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11. Matrix Controls

Matrix controls are groups of cells, arranged in a table like format, with each cell indexed by row and column. It is similar to a table view, but differs in that it doesn't have a predefined cell class. Instead, it uses objects of classes derived from NSCell to be implemented. A matrix is implemented by the NSMatrix class.(14)

It takes it's implementation from NSControl, and hence what applies to controls also applies to matrixes. This matrix control is used to implement browsers as well. Note that it does not use a delegate or a data source to display or obtain it's data or size. Instead, this is done using accessor methods, making the NSMatrix class more passive in it's representation of data.

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11.1 Creating Matrix Controls

A matrix control can be creating by new NSMatrix instance and then calling -initWithFrame:mode:prototype:numberOfRows:numberOfColumns: or -initWithFrame:mode:cellClass:numberOfRows:numberOfColumns:. The former method uses an instance of a cell to instantiate cells for the rows and columns, while the latter uses a cell class to create the cells.

Both these methods require a matrix mode, those of which are specified in NSMatrixMode and control how the matrix "tracks" the mouse:

Only permits one cell in the matrix to be selected at a time.

Performs trackng (as described below) as well as highlighting the cell before tracking commences.

Cells objects are highlighted without the opportunity to track the mouse.

The cell is able to track the mouse while the cursor is within it's bounds.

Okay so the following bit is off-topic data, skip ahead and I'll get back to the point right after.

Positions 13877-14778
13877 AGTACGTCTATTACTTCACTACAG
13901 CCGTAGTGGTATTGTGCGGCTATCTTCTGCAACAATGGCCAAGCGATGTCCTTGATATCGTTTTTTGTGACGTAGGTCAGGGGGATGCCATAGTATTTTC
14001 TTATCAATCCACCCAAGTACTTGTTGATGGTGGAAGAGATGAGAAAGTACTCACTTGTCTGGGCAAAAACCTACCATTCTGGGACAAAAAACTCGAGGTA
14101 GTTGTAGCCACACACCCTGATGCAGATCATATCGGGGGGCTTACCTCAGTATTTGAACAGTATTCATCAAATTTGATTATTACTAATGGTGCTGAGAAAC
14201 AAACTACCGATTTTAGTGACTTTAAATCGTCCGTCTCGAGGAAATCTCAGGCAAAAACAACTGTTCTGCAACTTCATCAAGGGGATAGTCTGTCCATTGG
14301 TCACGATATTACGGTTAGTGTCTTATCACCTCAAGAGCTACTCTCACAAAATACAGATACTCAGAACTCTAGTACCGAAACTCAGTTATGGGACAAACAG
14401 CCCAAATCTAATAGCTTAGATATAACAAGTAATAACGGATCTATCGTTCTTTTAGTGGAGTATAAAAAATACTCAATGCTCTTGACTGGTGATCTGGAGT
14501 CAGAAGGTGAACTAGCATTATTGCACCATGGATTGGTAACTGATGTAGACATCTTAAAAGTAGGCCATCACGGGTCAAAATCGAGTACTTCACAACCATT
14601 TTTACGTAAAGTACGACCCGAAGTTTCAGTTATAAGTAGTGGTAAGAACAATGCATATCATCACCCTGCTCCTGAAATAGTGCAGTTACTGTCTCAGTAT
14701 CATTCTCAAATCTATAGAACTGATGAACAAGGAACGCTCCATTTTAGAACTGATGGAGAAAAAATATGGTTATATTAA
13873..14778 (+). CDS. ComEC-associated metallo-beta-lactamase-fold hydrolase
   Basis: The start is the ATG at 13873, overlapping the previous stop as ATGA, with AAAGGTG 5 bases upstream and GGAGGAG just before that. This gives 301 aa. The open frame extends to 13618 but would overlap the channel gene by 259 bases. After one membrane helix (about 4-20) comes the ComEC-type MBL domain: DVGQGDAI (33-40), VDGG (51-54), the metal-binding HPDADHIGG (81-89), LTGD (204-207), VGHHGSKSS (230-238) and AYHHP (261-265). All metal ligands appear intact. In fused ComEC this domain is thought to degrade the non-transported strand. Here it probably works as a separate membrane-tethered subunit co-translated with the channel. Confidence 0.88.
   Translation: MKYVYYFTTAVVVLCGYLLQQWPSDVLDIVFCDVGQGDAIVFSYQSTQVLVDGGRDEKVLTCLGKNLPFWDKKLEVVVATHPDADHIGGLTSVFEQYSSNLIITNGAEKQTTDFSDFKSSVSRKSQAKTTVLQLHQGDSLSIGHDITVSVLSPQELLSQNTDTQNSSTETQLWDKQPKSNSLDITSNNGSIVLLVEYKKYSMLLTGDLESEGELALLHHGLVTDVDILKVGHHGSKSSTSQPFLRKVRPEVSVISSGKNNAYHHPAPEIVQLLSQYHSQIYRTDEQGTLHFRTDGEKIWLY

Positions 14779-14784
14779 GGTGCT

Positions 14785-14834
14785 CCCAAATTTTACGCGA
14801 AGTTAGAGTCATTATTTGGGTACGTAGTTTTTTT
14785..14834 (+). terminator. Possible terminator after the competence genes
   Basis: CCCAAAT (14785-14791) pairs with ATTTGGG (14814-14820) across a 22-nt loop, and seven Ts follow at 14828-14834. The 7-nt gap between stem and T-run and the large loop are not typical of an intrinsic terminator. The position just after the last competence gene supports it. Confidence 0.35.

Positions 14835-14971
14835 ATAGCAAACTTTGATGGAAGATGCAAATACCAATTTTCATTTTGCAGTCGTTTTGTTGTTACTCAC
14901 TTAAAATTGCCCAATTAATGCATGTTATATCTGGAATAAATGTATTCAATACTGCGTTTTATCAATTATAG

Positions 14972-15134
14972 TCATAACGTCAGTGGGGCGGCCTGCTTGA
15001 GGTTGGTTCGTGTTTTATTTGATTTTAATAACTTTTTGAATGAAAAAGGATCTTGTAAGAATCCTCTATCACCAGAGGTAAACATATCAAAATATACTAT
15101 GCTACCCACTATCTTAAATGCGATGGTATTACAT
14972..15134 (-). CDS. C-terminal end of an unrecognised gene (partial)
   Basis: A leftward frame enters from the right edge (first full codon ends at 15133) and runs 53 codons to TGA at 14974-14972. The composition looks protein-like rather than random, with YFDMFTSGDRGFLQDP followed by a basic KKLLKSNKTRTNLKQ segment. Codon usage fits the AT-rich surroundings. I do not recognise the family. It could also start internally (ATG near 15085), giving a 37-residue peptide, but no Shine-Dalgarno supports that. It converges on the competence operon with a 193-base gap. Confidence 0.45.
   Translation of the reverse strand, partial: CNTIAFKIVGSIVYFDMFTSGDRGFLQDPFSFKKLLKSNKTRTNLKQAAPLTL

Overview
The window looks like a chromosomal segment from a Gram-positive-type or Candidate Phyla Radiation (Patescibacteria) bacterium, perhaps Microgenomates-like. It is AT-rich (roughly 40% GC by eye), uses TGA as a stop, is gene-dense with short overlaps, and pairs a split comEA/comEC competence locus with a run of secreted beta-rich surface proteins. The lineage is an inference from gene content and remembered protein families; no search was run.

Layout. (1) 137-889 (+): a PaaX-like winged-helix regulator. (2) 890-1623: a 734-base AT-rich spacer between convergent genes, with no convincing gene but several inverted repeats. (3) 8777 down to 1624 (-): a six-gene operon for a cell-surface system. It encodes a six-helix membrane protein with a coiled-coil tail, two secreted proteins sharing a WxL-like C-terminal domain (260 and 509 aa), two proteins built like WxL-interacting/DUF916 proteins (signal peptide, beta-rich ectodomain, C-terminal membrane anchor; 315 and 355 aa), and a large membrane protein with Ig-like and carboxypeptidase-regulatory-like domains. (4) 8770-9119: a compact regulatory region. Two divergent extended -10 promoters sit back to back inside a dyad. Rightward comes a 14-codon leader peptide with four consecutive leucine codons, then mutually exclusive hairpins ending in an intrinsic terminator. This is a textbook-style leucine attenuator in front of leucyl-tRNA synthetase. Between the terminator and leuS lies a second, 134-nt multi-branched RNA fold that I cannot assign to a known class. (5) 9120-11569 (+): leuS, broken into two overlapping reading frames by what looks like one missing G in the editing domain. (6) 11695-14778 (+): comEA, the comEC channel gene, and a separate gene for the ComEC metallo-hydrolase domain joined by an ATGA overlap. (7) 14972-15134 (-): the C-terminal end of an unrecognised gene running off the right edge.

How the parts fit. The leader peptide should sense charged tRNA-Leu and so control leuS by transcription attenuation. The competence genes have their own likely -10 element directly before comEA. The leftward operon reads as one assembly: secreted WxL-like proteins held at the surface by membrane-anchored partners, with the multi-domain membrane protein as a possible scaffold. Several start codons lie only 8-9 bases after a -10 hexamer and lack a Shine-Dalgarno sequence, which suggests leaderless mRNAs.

For more information about cell tracking, See Basic Controls.

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11.2 Using Matrix controls

After having placed one on a window using Gorm, we can change what appears in the matrix by using it's methods.

The cell class is what class is to be used (by default) to create cells. We can use instances of many different cells classes, for example, you may choose to populate your matrix with NSTextCell instances as well as NSButtonCell instances if you were creating an interactive form. You set the default cell class by calling either +setCellClass: on the NSMatrix class to set the cell class over all new NSMatrix instances, or you can call -setCellClass: to set the class used to create new cells on a instance-by-instance basis for each of your matrix instances.

We can retrieve information about the cells in a matrix through a variety of methods. To retrieve the cell at a certain location, use the -cellAtRow:column: method. The size of cells is retrieved using the -cellSize method. To access specific cells, use -cellAtRow:column:, or to access all the cells, simple call -cells to get an array.

We can begin adding rows or columns to the end our matrix using the -addColumn and -addRow methods. To specify the specific cells, use the -addColumnWithCells: and -addRowWithCells: methods, passing an array of the cells for that column/row. Alternatively, rows and columns can be inserted at arbitrary locations using the -insertRow: and -insertColumn: methods, specifying a row or column number. -insertRow:withCells: and -insertColumn:withCells: lets you pass in the cells to be inserted.

Rows and columns can also be removed or replaced. You can remove a column or a row by number using the -removeColumn: or -removeRow: methods respectively. To replace a particular cell, use the -putCell:atRow:column: method.

The cell selection and selection behaviour can be modified. A specific cell can be selected with the -selectCellAtRow:column: by specifying it's location, -selectCellWithTag: by specifying it's tag, or -selectCell: with the cell object. You can also select all the cells with the -selectAll: method.

The selected cell is returned from -selectedCell:, or -selectedCells if more than one cell is selected. -selectedRow and -selectedColumn can be used if an entire row/column is selected.

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This document was generated by Adam Fedor on January, 1 2008 using texi2html